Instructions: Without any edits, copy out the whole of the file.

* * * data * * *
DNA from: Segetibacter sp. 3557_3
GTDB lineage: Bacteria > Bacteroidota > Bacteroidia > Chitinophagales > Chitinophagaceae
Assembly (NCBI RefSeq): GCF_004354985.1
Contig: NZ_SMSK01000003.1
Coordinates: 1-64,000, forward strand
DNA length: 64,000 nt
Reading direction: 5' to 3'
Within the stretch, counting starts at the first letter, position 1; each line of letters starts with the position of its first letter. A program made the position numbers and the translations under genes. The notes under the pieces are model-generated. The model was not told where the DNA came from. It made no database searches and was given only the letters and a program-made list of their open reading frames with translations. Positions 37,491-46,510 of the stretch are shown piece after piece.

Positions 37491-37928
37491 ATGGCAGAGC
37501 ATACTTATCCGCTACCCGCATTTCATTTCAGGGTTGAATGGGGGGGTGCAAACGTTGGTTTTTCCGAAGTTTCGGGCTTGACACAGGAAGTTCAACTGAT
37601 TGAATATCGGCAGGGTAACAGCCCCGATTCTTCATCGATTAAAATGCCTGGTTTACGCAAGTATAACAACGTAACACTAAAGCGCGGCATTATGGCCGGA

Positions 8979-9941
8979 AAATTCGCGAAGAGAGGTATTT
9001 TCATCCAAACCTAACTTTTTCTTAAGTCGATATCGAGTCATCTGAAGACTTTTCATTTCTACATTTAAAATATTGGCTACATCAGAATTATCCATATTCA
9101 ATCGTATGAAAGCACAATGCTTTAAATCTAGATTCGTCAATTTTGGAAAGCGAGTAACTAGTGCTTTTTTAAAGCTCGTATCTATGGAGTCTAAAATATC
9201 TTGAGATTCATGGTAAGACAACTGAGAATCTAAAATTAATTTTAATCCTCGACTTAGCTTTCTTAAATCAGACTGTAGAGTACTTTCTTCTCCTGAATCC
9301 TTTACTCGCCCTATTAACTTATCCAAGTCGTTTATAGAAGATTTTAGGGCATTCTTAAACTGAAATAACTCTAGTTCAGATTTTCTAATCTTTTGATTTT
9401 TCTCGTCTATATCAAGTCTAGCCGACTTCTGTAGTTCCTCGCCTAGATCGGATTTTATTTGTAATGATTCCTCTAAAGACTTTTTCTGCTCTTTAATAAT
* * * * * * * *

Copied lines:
DNA from: Segetibacter sp. 3557_3
GTDB lineage: Bacteria > Bacteroidota > Bacteroidia > Chitinophagales > Chitinophagaceae
Assembly (NCBI RefSeq): GCF_004354985.1
Contig: NZ_SMSK01000003.1
Coordinates: 1-64,000, forward strand
DNA length: 64,000 nt
Reading direction: 5' to 3'
Within the stretch, counting starts at the first letter, position 1; each line of letters starts with the position of its first letter. A program made the position numbers and the translations under genes. The notes under the pieces are model-generated. The model was not told where the DNA came from. It made no database searches and was given only the letters and a program-made list of their open reading frames with translations. Positions 37,491-46,510 of the stretch are shown piece after piece.

Positions 37491-37928
37491 ATGGCAGAGC
37501 ATACTTATCCGCTACCCGCATTTCATTTCAGGGTTGAATGGGGGGGTGCAAACGTTGGTTTTTCCGAAGTTTCGGGCTTGACACAGGAAGTTCAACTGAT
37601 TGAATATCGGCAGGGTAACAGCCCCGATTCTTCATCGATTAAAATGCCTGGTTTACGCAAGTATAACAACGTAACACTAAAGCGCGGCATTATGGCCGGA

Positions 8979-9941
8979 AAATTCGCGAAGAGAGGTATTT
9001 TCATCCAAACCTAACTTTTTCTTAAGTCGATATCGAGTCATCTGAAGACTTTTCATTTCTACATTTAAAATATTGGCTACATCAGAATTATCCATATTCA
9101 ATCGTATGAAAGCACAATGCTTTAAATCTAGATTCGTCAATTTTGGAAAGCGAGTAACTAGTGCTTTTTTAAAGCTCGTATCTATGGAGTCTAAAATATC
9201 TTGAGATTCATGGTAAGACAACTGAGAATCTAAAATTAATTTTAATCCTCGACTTAGCTTTCTTAAATCAGACTGTAGAGTACTTTCTTCTCCTGAATCC
9301 TTTACTCGCCCTATTAACTTATCCAAGTCGTTTATAGAAGATTTTAGGGCATTCTTAAACTGAAATAACTCTAGTTCAGATTTTCTAATCTTTTGATTTT
9401 TCTCGTCTATATCAAGTCTAGCCGACTTCTGTAGTTCCTCGCCTAGATCGGATTTTATTTGTAATGATTCCTCTAAAGACTTTTTCTGCTCTTTAATAAT